By AYANNA CLARKE
Of late, I have been considering the idea that a topic like “Open Windows” may lead some to believe that life is all good. If not for the reader, then for the writer at least. Amazingly, I have had readers attack this whole “Open Window” ideal while facing obstacles of all kinds. Some have suggested I can barely relate to the real struggles of life. Another person following me challenged me with a list of experiences and dared me to exceed the trauma outlined in her text.
I simply smiled. Understanding full well that when people are hurting a message steeped in trust, positive thinking and faith may not be what they want to hear. Perhaps it would do to outline my own list of failures. Just to show readers, listeners and followers alike that I can relate to hard times, failed attempts and less than successful outcomes. But sharing all my dirty laundry would still never assuage the mindset that is bent on bitterness instead of “betterness” (I know it’s not a word). I have lived long enough to know that neither information nor experience equal empowerment. It’s what you do with information and experience that empowers you.
I guess my goal with this series has been to equip some and remind others that there is hope beyond hindrances. There can be faith even in the face of great failure.
As I think back over my life, particularly the last few years, I would never dare call myself a woman of faith – especially after being acquainted with faithful examples, both biblical and personal, to even attempt to join myself with them.
There have been too many times that I have doubted God, times when I’ve doubted who He is, and what He could do, to EVER be described as a person of faith. Or so I thought. Then I took a closer look, and I realised something really important and powerful, not only about myself but about so many others that I know.
Faith is not the absence of defeat. Faith is continued devotion to God in the face of defeat. Faith is continued belief that He is capable of doing “...exceeding, abundantly above anything we can ask or think...” even after we fall flat on our faces, and in some cases, don’t deserve the reward or blessing that faith brings.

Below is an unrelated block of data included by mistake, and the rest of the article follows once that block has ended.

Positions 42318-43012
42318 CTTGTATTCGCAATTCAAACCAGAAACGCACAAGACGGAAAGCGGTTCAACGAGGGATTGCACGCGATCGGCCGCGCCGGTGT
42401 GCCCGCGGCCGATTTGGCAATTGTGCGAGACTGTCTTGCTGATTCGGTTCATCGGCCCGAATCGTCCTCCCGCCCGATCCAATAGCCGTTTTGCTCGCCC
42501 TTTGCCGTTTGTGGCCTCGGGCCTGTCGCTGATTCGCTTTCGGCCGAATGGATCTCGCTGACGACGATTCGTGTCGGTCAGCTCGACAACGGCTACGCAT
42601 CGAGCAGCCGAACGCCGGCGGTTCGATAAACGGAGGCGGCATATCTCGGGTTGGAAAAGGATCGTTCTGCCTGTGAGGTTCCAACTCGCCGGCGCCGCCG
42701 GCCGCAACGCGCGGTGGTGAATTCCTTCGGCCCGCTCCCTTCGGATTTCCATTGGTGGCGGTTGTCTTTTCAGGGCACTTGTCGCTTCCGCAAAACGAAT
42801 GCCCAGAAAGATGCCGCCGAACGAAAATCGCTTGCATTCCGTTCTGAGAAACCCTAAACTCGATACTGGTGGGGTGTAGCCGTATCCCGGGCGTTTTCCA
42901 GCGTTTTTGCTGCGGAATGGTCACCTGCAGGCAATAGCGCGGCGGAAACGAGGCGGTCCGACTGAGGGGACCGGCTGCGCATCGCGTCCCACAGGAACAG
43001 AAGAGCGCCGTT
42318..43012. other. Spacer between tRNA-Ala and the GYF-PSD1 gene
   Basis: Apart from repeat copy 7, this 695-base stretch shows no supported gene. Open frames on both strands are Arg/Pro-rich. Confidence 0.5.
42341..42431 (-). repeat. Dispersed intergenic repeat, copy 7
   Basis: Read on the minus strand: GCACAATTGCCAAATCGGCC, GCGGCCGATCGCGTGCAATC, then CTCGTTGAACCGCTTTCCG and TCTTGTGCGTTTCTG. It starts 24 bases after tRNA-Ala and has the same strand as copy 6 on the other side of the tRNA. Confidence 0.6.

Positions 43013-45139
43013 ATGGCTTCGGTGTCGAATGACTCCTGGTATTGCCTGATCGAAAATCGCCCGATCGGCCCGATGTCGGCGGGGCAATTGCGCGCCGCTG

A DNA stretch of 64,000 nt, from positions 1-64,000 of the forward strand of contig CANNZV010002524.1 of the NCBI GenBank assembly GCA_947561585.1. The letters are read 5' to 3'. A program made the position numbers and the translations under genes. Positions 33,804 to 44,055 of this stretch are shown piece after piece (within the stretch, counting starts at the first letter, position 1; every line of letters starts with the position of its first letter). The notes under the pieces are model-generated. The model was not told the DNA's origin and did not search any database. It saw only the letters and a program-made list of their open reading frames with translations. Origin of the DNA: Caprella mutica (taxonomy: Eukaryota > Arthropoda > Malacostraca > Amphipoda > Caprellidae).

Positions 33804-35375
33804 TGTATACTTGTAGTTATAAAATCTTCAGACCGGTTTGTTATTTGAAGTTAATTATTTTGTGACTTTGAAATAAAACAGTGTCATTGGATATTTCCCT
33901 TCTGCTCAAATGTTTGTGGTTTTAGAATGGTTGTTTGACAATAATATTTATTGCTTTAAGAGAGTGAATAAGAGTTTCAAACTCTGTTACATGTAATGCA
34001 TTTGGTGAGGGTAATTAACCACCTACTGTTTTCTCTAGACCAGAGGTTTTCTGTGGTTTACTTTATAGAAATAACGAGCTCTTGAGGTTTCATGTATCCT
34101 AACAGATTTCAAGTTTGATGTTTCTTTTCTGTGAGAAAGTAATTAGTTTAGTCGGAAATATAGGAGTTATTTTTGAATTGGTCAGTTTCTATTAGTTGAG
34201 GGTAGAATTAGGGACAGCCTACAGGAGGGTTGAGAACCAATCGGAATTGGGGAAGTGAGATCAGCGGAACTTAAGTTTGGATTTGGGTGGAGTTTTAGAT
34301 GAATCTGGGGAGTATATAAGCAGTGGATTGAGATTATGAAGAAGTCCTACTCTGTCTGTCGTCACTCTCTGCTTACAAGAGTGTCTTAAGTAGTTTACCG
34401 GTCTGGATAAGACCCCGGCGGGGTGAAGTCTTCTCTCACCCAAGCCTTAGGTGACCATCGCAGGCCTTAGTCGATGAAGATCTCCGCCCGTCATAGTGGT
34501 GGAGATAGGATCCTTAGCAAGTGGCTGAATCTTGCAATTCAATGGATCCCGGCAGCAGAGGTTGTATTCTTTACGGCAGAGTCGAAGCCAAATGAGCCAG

I am always encouraged by Hebrews 11:6 which reads: “But without faith it is impossible to please him: for he that cometh to God must believe that he is, and that he is a rewarder of them that diligently seek him.”
Yes, this verse encourages me but perhaps not for the reason you think.
It does speak truth in the fact that it is impossible to please God without faith. Even after death in the family, lack and poverty, severed relationships, personal tragedy, et cetera, abiding faith pleases God.
I often asked though, how is that abiding faith recognised?
The question was answered for me in the final portion of the verse. No, not just the fact that God is a rewarder. But that there are those who still seek Him diligently. Perhaps, even after entire worlds are shifted, our seeking is a sign of our abiding faith.
When we pray, we are still seeking. When we worship, we are still seeking.
When we use our time, energy and resources to build up the Kingdom and each other, we are still seeking.
Despite what we go through on a daily basis, the idea that we still try to find God, and try to find His lesson in everything we experience, means we have an abiding faith.
I was bolstered by this encouraging fact, and I hope you are, too.
No, our experiences are not the same. Yes, some of us suffer tragedy that in many cases is beyond human comprehension. But if, in spite of our challenges, we are still able to find time to speak to God, read His word, pray and meditate, it means that we still have belief.
According to Hebrews, where there is belief, there is faith; and where there is faith, there will be reward.
God bless you this week!